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Bill Won’t Deliver Faster Network Completion

Land Transport Management Bill Won’t Deliver Faster Network Completion.

“Where is the leadership and where is the commitment to solve Auckland’s disgraceful transport problems once and for all?”

It certainly is not to be found in the changes made to the Land Transport Management Bill reported back to Parliament yesterday.

Michael Barnett, chief executive of the Auckland Chamber of Commerce, was expressing strong disappointment at the overly cautious changes made to the Bill by the Select Committee.

“A number of key changes sought by Auckland business have been made, but in many cases they are so heavily qualified they will make little difference to achieving faster progress and could make things worse.”

For example, business will welcome moves to make it easier for private/public partnerships to be formed to bring forward projects.

However with Auckland facing a massive funding shortfall to achieve timely network completion, the submissions of the business community have been ignored in this key area, including no inclusion of provisions for providers to borrow to debt fund projects on a “network basis”;

“However, there is a glimmer of hope that not all is lost,” said Mr Barnett. “The Minister Paul Swain makes clear in his media release on the changes made to the Bill that further legislation may be forthcoming next year on proposals now being worked on to provide further funding options for transport.”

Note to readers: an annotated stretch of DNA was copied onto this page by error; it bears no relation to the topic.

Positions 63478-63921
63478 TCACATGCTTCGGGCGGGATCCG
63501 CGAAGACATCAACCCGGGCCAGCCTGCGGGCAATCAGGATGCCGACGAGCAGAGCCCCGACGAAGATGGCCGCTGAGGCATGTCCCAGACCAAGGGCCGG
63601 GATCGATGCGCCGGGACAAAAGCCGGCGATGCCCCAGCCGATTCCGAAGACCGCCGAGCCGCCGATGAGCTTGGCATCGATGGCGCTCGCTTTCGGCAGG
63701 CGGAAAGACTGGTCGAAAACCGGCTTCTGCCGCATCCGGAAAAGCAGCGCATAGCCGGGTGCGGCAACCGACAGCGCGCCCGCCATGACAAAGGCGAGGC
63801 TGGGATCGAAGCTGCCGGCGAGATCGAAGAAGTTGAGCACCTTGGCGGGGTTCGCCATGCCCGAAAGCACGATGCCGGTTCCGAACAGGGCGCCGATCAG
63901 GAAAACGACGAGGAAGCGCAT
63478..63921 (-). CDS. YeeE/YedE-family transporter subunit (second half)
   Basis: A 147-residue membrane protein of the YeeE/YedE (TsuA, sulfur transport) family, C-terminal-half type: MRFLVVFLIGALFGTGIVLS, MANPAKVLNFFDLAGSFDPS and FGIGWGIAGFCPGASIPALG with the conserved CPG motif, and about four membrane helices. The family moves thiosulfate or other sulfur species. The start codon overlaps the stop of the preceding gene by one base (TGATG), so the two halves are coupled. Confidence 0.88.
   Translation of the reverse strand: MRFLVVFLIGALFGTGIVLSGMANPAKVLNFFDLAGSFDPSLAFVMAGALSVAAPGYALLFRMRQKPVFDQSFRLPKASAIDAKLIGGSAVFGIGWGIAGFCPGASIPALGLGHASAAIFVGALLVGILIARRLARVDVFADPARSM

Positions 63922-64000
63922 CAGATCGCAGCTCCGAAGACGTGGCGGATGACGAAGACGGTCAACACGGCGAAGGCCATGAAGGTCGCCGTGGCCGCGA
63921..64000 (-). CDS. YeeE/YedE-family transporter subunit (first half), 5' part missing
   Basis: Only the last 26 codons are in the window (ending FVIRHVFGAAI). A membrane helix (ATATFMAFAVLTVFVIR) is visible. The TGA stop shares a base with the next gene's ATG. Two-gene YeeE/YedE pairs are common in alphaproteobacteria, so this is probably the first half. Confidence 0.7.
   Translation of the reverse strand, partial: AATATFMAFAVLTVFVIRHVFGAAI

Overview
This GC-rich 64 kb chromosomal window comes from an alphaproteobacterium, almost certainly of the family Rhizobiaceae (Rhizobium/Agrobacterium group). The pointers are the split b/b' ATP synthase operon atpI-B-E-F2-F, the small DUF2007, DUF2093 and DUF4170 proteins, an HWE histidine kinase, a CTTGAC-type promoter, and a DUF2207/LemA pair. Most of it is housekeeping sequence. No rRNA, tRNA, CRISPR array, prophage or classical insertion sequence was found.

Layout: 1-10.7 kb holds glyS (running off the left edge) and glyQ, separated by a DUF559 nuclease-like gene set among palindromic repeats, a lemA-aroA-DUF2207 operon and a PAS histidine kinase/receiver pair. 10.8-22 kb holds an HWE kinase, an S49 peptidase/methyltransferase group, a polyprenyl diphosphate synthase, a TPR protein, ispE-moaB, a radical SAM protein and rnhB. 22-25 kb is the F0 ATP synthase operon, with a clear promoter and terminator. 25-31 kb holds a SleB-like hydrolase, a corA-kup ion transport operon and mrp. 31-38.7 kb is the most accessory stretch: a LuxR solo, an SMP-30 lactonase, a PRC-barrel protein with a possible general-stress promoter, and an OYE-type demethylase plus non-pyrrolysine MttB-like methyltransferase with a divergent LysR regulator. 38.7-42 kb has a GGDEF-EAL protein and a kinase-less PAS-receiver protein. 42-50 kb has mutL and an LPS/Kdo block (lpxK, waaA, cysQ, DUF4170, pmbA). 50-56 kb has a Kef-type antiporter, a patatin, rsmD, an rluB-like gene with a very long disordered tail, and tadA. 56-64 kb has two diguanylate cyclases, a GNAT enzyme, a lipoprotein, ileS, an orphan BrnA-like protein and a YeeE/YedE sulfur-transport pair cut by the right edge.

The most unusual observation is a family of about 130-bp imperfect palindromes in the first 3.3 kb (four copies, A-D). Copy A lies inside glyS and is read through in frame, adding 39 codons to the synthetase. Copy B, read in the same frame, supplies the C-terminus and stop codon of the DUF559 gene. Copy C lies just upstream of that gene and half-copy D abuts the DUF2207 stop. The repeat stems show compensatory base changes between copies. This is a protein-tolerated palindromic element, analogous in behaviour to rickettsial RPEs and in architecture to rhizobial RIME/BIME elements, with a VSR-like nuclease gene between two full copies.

In September last year, Mr Swain said that the land transport legislation would have significant benefits for Auckland because “getting transport right in Auckland is critical” to the growth of the New Zealand economy.

In theory, the Minister has delivered – the Bill does allow public/private partnerships and tolling to fund infrastructure, as he promised. “In practice, however, there is too much room left open for interpretation, which at the end of the day will add to the uncertainty rather than help business move Auckland forward with the required sense of speed and urgency,” concluded Mr Barnett.

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